David Zérah

Born in 1966

Lives and works in Rennes

The most striking aspect of David Zérah’s photographic works is their aesthetic quality: his colour prints catch the eye with their bright hues and the diversity of their compositions, which range from panoramic views to details and objects. The subject matters seem somewhat familiar at first glance, with ordinary or commonplace scenes, and scenery and objects of everyday life. And yet they are tinged with a sense of strangeness: David Zérah is clearly not a documentary photographer or, should he make use of familiar images, he does so to question the mystery or strangeness that emanates from them. Something in these pictures tells us that they are in some way staged, which causes a discrepancy between our “ordinary” vision and that which the images offer us. In fact, whether he borrows his “subjects” from literature and cinema or from moments and situations of everyday life, David Zérah always creates a distance, a kind of set-up, which calls into question the reality of what we are seeing or made to see. In this sense, his “aestheticism” is his way of sharing his outlook on the world and the concerns he is willing to share with us about society, its codes and its imagery. He proceeds as a writer or filmmaker would, telling us stories with fairly common or ordinary narrative lines, but imparting them with a touch of wonder or unusualness through the storytelling process. In this regard, his work is in some ways reminiscent of the fundamental ambiguity present in the works of British photographers such as Martin Parr or Nick Waplington, with the difference that David Zérah is more attached to introspection, to something akin to reverie, rather than looking at the society around him. In each thing (an object, a flower, a landscape…), in each of his characters’ occupations, he sees another scene, another object, or another situation – hence the somewhat delicately distanced nature of his vision, which is neither declamatory nor emphatic, neither realistic nor illusionistic. It does not bear any specific message, save that of pulling us back into our own reveries.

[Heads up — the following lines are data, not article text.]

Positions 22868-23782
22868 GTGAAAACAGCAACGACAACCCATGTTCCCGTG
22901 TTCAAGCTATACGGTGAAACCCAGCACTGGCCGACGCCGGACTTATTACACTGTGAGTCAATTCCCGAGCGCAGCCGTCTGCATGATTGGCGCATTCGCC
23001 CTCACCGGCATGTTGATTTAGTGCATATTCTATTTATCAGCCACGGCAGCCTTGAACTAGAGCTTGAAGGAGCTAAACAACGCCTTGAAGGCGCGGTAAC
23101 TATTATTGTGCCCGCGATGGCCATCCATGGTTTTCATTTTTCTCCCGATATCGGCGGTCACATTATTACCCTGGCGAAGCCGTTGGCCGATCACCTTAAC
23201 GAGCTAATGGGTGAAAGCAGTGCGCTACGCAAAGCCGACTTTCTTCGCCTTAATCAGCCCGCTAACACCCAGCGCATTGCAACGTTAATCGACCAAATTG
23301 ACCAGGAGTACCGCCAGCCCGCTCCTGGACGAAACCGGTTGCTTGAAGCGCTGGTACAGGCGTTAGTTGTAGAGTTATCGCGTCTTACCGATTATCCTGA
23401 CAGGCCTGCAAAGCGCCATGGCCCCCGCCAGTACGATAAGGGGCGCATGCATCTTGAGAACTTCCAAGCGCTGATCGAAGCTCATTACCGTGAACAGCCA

Jacques Sauvageot

Biographical notes translated with the support of the Centre national des arts plastiques - Cnap.